I like Friday nights. Not because it’s the start of the weekend but because I get to do whatever I want. I try to get easy homework assignments out of the way then I read fashion blogs or watch YouTube, practice my oboe or eat. Occasionally I hang out with my friends, when we’re not super busy and we can get rides.
One thing I don’t do on Friday nights is plan anything special with a guy. Seeing my friends get so caught up with wondering what they should say to their boyfriends to keep them happy, makes me happy I’m single. When they’re constantly asking me what they should do when their boyfriends smile at them or what it means when “he always looks at me when I look at him,” I don’t know what to say.
One of my friends had a boyfriend who made her feel as if she didn’t love him enough. She wanted to make school her priority while dating him. So in response he would take her aside every few weeks and complain that he didn’t feel like she loved him anymore. He then would keep asking her if she still loved him for the entire lunch period. She even felt like she had to come up with a creative way to ask him to the Sadie Hawkins dance (a dance where the girl asks the guy) because he asked her to homecoming and prom with notes inside moon cakes (a Chinese dessert). If two people are dating why are they competing to find cuter ways to ask each other to dances?
I once dreamed of Prince Charming
During sophomore year, I felt like the conflicted girl in a teen novel. I had feelings for different boys at different times but I would always end up in their “friend zones,” which sucked. I rarely got text messages from boys first and if I did, it was mostly about homework. One guy told me that he liked when I put my bangs down. So I wore them down sometimes just to make him happy. He never asked me out and my bangs kept falling over my eyes and it was annoying to keep pushing them back. I realized I was trying too hard to make someone else like the way I look. I can’t believe I worried over something that small.
Some of my girlfriends worry about getting asked to school dances because they think that going stag (a group of friends without dates) looks lame. Wrong. The good part about not getting asked to a dance is that I don’t have to worry about which dress or shoes to wear. I hate dresses. I also have a fear of wearing open-toed shoes because I’m afraid people will step on my feet.
I have gone stag to two Sadie Hawkins dances and I have worn shorts or jeans and T-shirts along with a pair of Converse. I felt comfortable and worry-free because I did not have to watch out for my toes.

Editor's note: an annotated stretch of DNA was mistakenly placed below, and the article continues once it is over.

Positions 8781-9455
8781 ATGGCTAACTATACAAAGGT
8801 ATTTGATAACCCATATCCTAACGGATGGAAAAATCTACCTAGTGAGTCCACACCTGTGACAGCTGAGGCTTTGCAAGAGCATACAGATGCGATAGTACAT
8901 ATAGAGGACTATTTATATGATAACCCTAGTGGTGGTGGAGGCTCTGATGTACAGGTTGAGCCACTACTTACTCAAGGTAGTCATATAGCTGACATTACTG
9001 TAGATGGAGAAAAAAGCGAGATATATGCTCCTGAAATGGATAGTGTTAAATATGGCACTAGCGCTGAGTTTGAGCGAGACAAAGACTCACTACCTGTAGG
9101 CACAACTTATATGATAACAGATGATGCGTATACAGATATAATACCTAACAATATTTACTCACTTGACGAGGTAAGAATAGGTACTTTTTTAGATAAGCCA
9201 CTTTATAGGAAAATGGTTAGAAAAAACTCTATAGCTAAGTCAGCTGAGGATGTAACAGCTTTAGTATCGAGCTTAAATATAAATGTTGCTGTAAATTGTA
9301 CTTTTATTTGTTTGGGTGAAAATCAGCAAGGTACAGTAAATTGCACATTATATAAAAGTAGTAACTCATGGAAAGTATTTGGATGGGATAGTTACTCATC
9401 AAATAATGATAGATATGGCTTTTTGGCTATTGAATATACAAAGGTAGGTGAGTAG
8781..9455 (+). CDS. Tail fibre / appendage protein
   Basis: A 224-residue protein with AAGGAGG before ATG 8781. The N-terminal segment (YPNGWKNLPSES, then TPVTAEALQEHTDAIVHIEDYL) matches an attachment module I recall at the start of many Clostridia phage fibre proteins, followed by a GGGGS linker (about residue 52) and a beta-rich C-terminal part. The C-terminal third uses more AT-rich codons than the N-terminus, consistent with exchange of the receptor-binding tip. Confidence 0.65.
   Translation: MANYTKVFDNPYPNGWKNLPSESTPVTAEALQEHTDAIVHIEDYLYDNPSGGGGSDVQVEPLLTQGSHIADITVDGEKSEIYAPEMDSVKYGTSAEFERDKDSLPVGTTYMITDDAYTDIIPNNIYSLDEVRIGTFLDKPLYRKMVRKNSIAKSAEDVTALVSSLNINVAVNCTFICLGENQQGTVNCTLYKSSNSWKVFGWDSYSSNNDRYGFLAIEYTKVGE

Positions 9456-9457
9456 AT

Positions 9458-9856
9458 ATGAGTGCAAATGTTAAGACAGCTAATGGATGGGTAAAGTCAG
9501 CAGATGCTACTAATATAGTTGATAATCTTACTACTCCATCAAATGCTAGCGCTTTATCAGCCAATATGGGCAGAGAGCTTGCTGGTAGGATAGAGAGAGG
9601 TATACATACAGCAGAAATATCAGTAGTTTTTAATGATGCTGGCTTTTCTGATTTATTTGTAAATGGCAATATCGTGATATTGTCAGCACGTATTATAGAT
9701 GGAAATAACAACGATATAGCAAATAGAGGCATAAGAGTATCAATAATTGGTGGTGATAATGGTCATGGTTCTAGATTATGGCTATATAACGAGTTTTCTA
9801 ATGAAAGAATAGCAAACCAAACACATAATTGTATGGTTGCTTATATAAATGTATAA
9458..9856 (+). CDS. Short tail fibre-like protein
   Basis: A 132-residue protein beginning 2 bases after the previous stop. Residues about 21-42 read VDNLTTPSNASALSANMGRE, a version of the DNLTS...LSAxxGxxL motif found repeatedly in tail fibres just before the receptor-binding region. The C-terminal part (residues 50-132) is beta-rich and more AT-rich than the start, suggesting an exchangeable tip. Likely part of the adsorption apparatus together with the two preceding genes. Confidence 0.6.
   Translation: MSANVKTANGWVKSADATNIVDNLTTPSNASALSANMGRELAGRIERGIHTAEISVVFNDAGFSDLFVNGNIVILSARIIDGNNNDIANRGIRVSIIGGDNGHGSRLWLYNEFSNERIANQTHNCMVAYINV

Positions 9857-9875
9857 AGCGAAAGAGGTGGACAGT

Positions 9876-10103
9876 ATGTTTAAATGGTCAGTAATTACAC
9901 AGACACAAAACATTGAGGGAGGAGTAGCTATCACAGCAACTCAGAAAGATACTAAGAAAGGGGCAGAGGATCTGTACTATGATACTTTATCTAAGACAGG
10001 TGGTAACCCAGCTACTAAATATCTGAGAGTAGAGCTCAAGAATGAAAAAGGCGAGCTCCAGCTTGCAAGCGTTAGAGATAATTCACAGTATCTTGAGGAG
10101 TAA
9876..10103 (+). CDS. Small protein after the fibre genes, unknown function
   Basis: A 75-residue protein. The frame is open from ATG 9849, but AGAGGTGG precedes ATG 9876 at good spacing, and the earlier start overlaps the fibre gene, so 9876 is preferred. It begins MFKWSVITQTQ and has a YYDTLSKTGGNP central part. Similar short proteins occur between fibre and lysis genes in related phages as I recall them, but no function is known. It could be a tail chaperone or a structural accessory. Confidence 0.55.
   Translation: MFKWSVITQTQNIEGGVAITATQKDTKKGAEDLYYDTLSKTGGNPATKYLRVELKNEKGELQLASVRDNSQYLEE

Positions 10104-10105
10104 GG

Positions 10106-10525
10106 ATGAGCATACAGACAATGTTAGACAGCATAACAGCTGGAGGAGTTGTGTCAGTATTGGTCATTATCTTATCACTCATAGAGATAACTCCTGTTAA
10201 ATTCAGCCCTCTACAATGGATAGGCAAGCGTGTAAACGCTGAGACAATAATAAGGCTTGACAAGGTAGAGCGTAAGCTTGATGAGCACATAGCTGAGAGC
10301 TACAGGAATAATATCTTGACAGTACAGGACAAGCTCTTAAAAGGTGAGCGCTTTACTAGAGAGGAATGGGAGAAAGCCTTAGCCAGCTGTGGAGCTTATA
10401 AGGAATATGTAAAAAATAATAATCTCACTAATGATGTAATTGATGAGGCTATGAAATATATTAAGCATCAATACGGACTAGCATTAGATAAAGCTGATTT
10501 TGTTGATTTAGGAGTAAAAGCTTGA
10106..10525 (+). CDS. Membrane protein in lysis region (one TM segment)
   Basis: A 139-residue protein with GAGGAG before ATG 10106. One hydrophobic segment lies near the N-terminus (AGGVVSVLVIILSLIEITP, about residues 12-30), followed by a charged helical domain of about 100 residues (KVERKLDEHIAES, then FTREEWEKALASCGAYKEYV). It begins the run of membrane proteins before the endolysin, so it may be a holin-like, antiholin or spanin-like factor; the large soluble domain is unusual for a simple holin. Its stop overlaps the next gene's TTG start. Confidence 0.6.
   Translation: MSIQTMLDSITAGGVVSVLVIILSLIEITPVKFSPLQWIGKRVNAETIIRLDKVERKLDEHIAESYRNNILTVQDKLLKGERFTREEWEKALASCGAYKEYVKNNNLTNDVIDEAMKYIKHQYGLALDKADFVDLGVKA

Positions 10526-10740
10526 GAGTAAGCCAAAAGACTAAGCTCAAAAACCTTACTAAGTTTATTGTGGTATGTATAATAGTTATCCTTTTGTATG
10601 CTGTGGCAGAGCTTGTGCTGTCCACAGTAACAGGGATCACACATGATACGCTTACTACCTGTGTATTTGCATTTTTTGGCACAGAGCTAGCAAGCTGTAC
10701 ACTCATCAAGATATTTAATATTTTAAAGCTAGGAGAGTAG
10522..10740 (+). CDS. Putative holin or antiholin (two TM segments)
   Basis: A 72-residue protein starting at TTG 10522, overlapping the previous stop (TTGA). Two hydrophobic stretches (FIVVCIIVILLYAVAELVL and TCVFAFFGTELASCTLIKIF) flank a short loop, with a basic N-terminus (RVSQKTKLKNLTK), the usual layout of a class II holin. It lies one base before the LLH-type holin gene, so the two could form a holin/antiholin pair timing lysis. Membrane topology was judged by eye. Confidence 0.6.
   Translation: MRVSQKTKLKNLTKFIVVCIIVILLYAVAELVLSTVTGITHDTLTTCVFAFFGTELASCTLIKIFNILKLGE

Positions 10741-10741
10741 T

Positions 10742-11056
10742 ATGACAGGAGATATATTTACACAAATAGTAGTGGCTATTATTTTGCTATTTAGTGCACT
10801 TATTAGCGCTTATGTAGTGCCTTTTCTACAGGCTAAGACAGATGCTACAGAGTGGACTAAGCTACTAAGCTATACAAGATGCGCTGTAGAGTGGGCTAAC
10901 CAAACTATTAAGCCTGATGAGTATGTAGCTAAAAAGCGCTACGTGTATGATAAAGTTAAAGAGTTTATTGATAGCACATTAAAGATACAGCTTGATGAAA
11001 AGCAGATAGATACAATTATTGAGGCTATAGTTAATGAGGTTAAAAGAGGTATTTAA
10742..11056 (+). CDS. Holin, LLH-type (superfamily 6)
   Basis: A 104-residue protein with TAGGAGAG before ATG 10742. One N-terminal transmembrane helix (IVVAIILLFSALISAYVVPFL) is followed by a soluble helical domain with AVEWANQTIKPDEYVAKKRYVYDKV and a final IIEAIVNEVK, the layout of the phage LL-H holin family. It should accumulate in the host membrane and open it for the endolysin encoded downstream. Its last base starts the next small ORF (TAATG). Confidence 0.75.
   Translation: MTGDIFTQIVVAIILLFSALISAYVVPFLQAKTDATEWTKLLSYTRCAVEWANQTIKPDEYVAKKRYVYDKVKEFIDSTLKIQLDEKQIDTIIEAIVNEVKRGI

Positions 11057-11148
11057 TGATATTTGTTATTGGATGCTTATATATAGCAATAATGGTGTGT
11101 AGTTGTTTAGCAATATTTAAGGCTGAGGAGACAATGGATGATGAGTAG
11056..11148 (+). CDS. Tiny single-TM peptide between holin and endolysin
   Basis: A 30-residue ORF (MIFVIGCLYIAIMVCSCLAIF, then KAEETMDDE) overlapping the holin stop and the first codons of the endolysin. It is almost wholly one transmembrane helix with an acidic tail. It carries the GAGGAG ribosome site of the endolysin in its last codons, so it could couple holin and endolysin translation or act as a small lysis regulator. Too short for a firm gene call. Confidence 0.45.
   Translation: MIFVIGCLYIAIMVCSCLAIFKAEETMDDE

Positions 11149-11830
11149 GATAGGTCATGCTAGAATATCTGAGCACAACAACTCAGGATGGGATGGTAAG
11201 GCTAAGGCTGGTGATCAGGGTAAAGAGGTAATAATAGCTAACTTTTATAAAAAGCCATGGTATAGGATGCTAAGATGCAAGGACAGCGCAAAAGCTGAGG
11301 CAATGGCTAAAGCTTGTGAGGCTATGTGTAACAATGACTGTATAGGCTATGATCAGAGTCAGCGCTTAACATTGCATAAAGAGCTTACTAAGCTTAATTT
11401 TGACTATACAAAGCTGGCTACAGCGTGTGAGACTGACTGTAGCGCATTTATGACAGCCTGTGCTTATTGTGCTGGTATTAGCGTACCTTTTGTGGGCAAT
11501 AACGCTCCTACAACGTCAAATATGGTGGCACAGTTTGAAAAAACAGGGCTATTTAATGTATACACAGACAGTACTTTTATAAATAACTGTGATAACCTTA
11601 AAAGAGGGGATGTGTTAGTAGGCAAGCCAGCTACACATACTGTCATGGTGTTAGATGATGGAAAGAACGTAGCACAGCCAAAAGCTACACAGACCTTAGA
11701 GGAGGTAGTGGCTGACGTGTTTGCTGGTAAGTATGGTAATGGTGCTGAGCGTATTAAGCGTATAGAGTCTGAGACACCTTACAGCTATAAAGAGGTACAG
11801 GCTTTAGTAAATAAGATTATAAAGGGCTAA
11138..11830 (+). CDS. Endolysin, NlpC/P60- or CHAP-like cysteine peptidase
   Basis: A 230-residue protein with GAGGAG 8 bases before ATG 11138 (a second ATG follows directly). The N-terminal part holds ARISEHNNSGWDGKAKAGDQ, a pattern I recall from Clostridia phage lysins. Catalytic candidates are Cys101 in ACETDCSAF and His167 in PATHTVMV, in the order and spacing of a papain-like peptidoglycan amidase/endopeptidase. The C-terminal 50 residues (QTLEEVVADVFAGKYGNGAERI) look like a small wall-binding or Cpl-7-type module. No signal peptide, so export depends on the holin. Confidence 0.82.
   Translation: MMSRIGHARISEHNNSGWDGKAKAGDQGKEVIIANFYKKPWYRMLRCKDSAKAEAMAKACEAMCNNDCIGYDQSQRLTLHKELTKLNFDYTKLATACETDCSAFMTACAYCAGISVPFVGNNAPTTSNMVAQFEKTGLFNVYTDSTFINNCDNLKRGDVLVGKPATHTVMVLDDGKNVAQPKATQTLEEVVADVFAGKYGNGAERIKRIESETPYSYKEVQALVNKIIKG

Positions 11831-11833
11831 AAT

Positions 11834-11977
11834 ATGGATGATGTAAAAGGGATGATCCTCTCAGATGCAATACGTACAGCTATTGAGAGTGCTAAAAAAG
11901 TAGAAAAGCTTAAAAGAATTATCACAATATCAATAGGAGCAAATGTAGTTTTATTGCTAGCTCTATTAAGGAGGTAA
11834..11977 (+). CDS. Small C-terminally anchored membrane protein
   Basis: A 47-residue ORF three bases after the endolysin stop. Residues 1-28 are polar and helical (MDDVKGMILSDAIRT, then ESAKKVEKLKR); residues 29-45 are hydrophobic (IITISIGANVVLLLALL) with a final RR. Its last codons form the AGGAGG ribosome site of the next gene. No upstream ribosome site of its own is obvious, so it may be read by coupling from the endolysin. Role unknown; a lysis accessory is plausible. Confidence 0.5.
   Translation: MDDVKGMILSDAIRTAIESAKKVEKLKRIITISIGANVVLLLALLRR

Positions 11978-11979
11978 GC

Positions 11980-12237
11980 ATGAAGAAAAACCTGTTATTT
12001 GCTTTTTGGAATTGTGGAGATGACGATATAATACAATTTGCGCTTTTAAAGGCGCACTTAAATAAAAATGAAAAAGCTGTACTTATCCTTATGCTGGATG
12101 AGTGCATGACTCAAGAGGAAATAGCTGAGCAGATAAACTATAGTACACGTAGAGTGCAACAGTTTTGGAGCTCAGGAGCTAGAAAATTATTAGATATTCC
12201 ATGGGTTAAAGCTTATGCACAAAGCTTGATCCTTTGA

Every year my school has “Hula Hawkins.” I went with a group of three close friends and my mom bought us Hawaiian BBQ for dinner and bought us leis to wear. Because I was in ASB, I had to be there early and so my friends and I were the first ones at the dance. We headed straight for the line-less photobooth. We took pictures again and again and we made the weirdest faces and poses.
As a junior last year, I loved the freedom that came with being single. Sometimes I eat an entire Trader Joe’s chocolate bar, while some of my friends who are in relationships are worried about gaining weight and if their boyfriends will notice. I love how I can wear multiple shirts on top of one another and finish it off with a jacket and scarf when it’s cold without worrying whether boys will think it’s cute.
This past Valentine’s Day my parents asked me if any guy had given me flowers or a box of chocolates. No. But I wasn’t sad. Instead of celebrating all the couple-love shown by the obnoxious people at my school who were carrying balloons, flowers and boxes of chocolates, I celebrated my best friend’s birthday, which is on Valentine’s Day, and also “Single-Awareness Day,” which I learned about from my other single friends. Although the acronym for that is S.A.D., I felt happy because I rewarded myself with lots of chocolates and sweets.
For those in relationships, good, I’m happy for you. But I just wanted to remind other single people like me that it’s not a bad thing to be single and that there are many other single people in the world.
Other stories by this writer:
Finally music to my ears. Sydney, 15, used to hate playing the oboe but she’s grown to love its beautiful sound. (October 2011)
How to save a life. Learning CPR makes Sydney, 14, feel more prepared in an emergency. (October 2010)